The Gay Agenda

LGBTQ+ candidates in Madison notched several important wins in the spring elections.

Former city alder Satya Rhodes-Conway became Madison’s next mayor, defeating incumbent Paul Soglin 62%–38% on Tuesday, April 2.

Rhodes-Conway made history as the city’s first lesbian, and just the second woman, to hold the office. Her campaign focused on pushing for greater equity in housing and transit, racial justice work, and a focus on better preparing Madison to deal with climate change.

Prism Dance Club (formerly Plan B) was filled with cheerful supporters, including a large contingent of Madison’s LGBTQ+ community, for Rhodes-Conway’s victory party Tuesday night. “Girl On Fire” by Alicia Keys played, per the mayor-elect’s request, as she entered the building to rousing applause shortly after local news outlets called the race in her favor.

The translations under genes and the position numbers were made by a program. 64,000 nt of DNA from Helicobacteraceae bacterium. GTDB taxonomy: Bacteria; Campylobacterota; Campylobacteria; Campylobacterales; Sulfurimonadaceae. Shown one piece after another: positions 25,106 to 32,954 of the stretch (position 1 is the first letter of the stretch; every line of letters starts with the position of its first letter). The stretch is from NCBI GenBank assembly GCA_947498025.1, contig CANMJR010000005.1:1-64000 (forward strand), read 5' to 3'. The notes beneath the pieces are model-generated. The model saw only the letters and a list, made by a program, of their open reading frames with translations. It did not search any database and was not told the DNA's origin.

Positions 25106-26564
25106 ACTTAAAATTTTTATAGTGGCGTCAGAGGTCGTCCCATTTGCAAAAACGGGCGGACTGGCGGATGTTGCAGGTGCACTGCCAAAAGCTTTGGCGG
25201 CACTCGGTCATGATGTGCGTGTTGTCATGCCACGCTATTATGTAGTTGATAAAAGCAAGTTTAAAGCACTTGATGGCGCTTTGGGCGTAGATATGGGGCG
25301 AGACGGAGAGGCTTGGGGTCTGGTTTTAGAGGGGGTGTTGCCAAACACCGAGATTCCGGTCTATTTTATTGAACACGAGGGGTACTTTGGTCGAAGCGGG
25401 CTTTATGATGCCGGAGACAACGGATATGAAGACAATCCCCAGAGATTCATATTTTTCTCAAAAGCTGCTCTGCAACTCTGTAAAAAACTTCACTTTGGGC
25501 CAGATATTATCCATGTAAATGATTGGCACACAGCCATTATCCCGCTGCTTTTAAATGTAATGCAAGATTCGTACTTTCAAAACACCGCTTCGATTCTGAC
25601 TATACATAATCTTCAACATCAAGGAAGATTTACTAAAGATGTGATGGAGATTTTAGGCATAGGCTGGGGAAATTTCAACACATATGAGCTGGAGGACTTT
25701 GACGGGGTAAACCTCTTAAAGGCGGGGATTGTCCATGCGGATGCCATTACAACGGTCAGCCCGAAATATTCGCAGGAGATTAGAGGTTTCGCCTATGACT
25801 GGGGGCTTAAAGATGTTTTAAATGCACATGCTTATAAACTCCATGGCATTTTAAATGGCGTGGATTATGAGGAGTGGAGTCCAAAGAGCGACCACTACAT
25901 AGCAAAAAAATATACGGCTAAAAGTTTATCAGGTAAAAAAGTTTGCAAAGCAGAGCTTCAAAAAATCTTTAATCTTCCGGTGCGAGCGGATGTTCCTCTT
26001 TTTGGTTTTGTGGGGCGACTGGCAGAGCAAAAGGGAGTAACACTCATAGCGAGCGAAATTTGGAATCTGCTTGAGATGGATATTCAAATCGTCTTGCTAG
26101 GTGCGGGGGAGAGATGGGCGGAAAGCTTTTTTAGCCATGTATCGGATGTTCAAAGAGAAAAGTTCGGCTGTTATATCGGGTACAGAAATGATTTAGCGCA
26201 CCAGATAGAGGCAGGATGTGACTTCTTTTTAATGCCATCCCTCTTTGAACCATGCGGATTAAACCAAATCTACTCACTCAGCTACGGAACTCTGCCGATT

“Tonight, I am full of hope,” Rhodes-Conway said during a short and heartfelt victory speech. “I have hope for young people everywhere but especially here in Madison that have felt left out or talked down to or bullied because of who they are. I have felt that way once upon a time, and look where I am now.”

She also thanked Soglin for his long work on behalf of the city, and urged the community to stay active and involved with civic life. “I am full of hope for our city,” she said. “Hope that we can be the equitable and sustainable city that we want to be, that we can be, but I know that I will need your help to make that come true. Please stay engaged with city government. We will need you to hold us accountable to those goals. We will need you to help make Madison a city where everyone has the opportunity to thrive.”